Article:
One of the biggest early education stories in the past month has been the introduction of high-profile federal legislation, based on President Obama’s Preschool for All plan. Federal movement on high-quality early education could be a policy game-changer, but another growing trend deserves attention: large cities moving on pre-K provision independently of state-funded efforts.
Local provision of early education played out as an electoral issue in one of the world’s largest media markets: New York City. Mayor-elect Bill de Blasio had championed the importance of early education in his role as Public Advocate. He also campaigned heavily on his plan to provide additional pre-K seats, as well as after-school programs, by increasing the tax rate on residents earning more than $500,000. His opponent, Joe Lhota, also supported the idea of expanding pre-K access, suggesting, though, that the city could fund it by using current funds more efficiently. Notably, the debate in New York City was not over whether pre-K should be provided, but rather how it should be funded.
Data from New America’s Federal Education Budget Project indicate that 58,173 children in New York City are enrolled in district-based, state-funded pre-K, accounting for just over half of the students enrolled in publicly funded pre-K statewide. Despite this, deBlasio estimates that there are still about 50,000 children in the city who lack access to publicly funded pre-K or who are enrolled in inadequate part-day, pre-K. Pre-K was a major component of deBlasio’s “Tale of Two Cities” campaign that won him his office, though whether he can rally the support he needs in the state capital is yet to be seen; Governor Andrew Cuomo has voiced his support for universal pre-K as well as his reluctance for a tax increase.
Local pre-K efforts aren’t new; The National Institute for Early Education Research (NIEER) spotlighted a handful of early adopters in 2006. And, the National League of Cities released a series of case studies in 2012 exploring early education alignment efforts in several large cities. In 2013, however, we have seen a buffet of new programs, new proposals, and new research to support these efforts.
- In 2013, Seattle’s city council passed a resolution to develop “Preschool for All” to make quality early education available to all 3- and 4-year-olds in the city. Though still in its developmental stages, the city council has laid out clear expectations for program quality and released a Request for Proposal for a consultant to spearhead the development efforts.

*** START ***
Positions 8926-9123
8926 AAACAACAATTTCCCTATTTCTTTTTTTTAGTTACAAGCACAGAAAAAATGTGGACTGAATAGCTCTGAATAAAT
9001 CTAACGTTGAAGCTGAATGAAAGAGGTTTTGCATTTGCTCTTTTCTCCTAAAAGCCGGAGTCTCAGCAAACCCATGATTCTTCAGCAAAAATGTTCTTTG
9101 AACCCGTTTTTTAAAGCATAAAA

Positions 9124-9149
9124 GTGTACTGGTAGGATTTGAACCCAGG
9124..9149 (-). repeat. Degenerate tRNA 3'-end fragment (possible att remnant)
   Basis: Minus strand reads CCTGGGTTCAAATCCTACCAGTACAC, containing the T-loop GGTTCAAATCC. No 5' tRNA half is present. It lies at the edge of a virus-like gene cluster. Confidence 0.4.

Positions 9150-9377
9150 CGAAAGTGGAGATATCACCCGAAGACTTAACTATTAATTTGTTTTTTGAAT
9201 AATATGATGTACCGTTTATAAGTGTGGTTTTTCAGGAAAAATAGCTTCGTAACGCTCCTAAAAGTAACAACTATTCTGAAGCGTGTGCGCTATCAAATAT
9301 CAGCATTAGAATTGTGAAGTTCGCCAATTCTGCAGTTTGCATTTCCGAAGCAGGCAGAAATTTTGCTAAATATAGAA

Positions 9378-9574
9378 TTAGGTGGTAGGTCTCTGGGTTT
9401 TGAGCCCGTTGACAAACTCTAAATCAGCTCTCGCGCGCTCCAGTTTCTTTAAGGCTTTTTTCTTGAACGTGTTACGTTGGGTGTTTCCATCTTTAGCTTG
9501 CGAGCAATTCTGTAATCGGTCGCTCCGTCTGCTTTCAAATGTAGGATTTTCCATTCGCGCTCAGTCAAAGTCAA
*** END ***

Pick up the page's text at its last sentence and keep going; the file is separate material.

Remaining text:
- In 2012, San Antonio approved a ⅛ cent sales tax increase to provide roughly $31 million for public pre-K. Pre-K For San Antonio began serving children this school year, and will served about, 3,700 4-year-olds annually when fully implemented.
- New results from the locally-funded Denver Preschool Program indicate that children who participated in the program benefitted. Denver voters approved a 12 cent sales tax on $100 purchases in 2006 to fund tuition supports for approved preschool programs, which now reach 70 percent of the city’s 4-year-olds.
- Tulsa, Oklahoma is engaged in a public-private partnership with national provider Educare to reduce the education gap, and was highlighted in a recent Politico op-ed from two former directors of the White House Domestic Policy Council exploring the trend that “If Congress won’t lead, states and cities will.”
- Earlier this year, an evaluation of San Francisco’s Preschool for All program indicated positive outcomes for students in receptive language, early literacy and mathematics, and self-regulation. The city has provided publicly-funded preschool for 4-year-olds since 2005.
Education has a history of local control. At NIEER’s blog, Preschool Matters, my colleague Jim Squires explored a number of local control scenarios in depth using data from the 2012 State Preschool Yearbook. He concluded that across eleven measures of local control (such as hours of program operation and minimum age for eligibility), all 54 pre-K programs, in 40 states and D.C., reported at least one instance of local decision-making authority.
So what’s the common theme in these local efforts? Each of the cities listed above is among the 50 most populous in the U.S. and there is a clear focus in each city on leveraging public and private resources to finance publicly funded pre-K. Denver and San Antonio utilize a voter-approved dedicated funding stream through a new tax, which not only protects the funding from the city or state budget process, but also makes clear that local residents support prioritizing early education spending. These local efforts are also taking place in states that already provide state-funded pre-K, as in Oklahoma. In these instances, the local funding streams are designed to make up for shortfalls in state funding rather than to build a new program from scratch.
While it is too early to know whether universal pre-K will come to fruition in New York City, it is clear that the election of a pre-K advocate as mayor of such a large city will affect the conversation across the country.